A review of 'Heritage through Folk' art exhibition by local art brand Oevaali Art Shop
Pillar of the pantheon of Maldivian art, Oevaali is a brand synonymous with quality, variety and outstanding marketing.
Founded by sisters Raniya and Raya Ahmed Mansoor, managed and owned alongside partners Ismail Ajuwad Rasheed (Imma) and Ali Ajeel Rasheed (Ajikko), Oevaali Art Shop has contributed greatly to the art of transforming the 'true essence of the Maldives' into art and design.
Oevaali Art Shop, since it's opening in 2015, has focused on building a lifestyle brand of beautiful art and products inspired by the ocean and the seaside.
Further amplifying their brand, Oevaali held a much-anticipated art exhibition, in June 2018. Dubbed 'Heritage Through Folk', the exhibition was held in Malé and local art lovers revered the display of the pristine artistry.
I am lucky enough to have attended the art exhibition. And am extremely appreciative of the digital liaison with the members of Oevaali, which provided me with 'behind-the-scenes' information supplementing to the various elements of 'Heritage Through Folk'.
This two-part coverage will be a review and an interview, both discussing the work and worth of this art exhibition.
Having located the STELCO building, East of Ameenee Magu, I found my way to the building's elevator and made my way to the fifth floor. As I got out, I caught a whiff of what I can only describe as 'smell of newness', a scent I often associated with very clean rooms with unclouded air. I was already pleasantly interested.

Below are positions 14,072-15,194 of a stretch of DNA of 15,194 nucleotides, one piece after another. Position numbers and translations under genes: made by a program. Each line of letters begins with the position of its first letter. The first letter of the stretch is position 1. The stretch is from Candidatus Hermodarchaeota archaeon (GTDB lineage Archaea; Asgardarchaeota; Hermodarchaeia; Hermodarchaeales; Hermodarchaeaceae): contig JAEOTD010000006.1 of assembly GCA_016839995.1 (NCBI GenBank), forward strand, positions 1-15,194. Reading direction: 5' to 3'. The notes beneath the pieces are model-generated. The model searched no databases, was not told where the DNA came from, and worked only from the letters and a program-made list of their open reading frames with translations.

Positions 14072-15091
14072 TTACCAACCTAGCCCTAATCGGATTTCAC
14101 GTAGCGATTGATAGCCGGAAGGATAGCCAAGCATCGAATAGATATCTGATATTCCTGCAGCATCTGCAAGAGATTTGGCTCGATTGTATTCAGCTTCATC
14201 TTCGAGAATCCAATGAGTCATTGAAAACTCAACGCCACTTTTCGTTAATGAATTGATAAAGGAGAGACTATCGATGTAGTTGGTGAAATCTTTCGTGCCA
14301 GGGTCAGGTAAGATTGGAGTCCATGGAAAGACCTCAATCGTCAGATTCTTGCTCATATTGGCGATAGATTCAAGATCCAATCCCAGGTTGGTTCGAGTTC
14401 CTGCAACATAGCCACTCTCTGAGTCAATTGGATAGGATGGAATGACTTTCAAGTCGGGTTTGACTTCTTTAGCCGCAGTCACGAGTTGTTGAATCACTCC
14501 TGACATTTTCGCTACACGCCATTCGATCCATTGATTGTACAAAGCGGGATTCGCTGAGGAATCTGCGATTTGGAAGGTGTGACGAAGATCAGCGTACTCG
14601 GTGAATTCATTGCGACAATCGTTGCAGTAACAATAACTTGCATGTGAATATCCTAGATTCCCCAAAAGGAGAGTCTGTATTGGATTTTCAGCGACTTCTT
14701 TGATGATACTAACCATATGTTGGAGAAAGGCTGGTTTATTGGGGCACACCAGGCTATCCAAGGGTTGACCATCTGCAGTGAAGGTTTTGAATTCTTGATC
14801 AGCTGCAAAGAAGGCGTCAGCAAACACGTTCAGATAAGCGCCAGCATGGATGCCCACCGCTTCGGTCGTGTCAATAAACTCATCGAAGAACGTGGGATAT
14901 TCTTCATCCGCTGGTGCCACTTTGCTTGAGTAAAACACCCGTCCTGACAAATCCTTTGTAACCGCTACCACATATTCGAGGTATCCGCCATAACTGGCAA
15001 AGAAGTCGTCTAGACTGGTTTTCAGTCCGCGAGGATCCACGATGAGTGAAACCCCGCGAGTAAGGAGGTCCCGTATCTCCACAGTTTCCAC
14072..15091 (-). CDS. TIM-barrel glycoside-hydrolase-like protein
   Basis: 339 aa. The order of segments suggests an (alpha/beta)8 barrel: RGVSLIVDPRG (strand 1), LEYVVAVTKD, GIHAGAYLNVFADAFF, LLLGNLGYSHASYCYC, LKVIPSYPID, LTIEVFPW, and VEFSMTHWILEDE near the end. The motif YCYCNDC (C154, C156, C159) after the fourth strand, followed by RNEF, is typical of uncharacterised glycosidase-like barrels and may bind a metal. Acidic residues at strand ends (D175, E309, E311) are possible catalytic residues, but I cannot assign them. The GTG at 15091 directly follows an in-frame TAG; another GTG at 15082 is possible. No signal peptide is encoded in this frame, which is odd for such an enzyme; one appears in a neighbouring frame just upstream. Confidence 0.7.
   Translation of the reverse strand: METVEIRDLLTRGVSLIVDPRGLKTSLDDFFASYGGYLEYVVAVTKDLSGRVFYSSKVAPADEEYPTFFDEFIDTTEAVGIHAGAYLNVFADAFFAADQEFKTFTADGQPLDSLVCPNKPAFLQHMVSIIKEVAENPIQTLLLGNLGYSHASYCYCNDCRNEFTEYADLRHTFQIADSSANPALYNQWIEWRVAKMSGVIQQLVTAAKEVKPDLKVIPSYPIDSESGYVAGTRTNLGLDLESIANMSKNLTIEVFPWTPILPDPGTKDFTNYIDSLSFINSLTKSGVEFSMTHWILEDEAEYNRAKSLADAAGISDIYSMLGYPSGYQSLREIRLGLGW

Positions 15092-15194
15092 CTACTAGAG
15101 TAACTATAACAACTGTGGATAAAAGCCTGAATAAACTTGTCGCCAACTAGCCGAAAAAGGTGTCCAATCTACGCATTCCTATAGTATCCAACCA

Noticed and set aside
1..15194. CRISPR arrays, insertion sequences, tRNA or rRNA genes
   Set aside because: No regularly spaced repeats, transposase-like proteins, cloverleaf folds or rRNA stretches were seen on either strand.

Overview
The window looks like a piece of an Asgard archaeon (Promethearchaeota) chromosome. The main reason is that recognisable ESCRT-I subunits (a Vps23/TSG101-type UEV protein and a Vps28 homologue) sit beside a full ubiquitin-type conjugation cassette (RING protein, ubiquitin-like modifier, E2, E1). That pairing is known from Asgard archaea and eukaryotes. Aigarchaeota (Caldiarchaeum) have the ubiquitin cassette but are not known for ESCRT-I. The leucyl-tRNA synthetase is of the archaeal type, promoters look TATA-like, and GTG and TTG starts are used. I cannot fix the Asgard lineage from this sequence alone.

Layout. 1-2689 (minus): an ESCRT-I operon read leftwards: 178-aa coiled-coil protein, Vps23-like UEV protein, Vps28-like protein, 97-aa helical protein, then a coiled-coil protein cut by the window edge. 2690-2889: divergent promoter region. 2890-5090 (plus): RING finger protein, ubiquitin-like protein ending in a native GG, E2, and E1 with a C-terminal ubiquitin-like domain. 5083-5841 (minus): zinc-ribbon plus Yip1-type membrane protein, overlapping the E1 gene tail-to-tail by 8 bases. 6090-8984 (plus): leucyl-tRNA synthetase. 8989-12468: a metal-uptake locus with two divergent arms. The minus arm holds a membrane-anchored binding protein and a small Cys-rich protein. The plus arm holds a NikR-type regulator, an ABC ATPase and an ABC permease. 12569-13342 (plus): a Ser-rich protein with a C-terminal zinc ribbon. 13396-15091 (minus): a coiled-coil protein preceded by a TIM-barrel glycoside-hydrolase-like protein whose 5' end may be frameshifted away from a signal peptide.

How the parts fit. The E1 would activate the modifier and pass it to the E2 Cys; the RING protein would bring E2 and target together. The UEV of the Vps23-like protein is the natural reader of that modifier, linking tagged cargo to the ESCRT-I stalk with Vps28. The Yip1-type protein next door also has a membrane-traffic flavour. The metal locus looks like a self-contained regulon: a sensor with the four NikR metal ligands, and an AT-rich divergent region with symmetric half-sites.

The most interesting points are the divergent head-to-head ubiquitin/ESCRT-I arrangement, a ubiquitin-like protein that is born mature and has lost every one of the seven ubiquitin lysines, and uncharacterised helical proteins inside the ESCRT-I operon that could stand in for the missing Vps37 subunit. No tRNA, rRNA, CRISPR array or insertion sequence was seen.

Not too far from the elevator stood a display stand with a neatly placed, written piece of paper. I approached it to get a closer look. Titled 'A note from Xavier Romero-Frias for Heritage Through Folk, 2018', followed an overview of the Maldivian culture and its association with the art exhibition. A prologue of sorts contributed by Spanish author and scholar Xavier Romero-Frias.
Intrigued, I make my way into the Auditorium Hall where the art pieces were displayed. The hall was well lit, spacious and even from a distance, I could observe a welcoming flow to the classification of the display. The hall had four main nodes consisting the art, and all the spaces had accessible circulation to the artworks and enough capacity to socialise.
In addition to the works of the four members of the Oevaali team, the exhibition also catered to artworks of multiple contributing artists. The hall was jam-packed with colourful art: on paper, canvases, as sculptures and even on wooden boards. From where I stood, I anticipated an evening of glee and elation. Contributing artists included A. Aima Mustafa, Maisha Shareef Yoosuf, Ismail Maaish Mohamed, Mariyam Izza Moosa, Mariyam Shany Ahmed (Manje), Aminath Ula Ahmed, and Aminath Shareehan Ibrahim.
The demographic mostly composed of the younger generation. Cool kids with a knack for art and social gatherings. I questioned where I placed on this spectrum. Determined regardless, I approached the first space of the exhibition where a lanky boy stood sipping a juice box. Curiously, I asked him if the art at that corner was his work. He hurriedly shook his head and walked away. 'Queer', I thought but continued to try and fulfil my anticipation of enjoying the pieces of art, with or without any of the artists present.
The first space included art by the contributing artists. From the sultry cover girls illustrated Mariyam Shany Ahmed (Manje) to the intricate mandalas by Mariyam Izza Moosa, I was captivated by the colourful talents-on-paper. Adding to the magic was the 'cool' aesthetics by A. Aima Mustafa, as well as the lively hues of the 'Kai'dha' series by Aminath Ula Ahmed.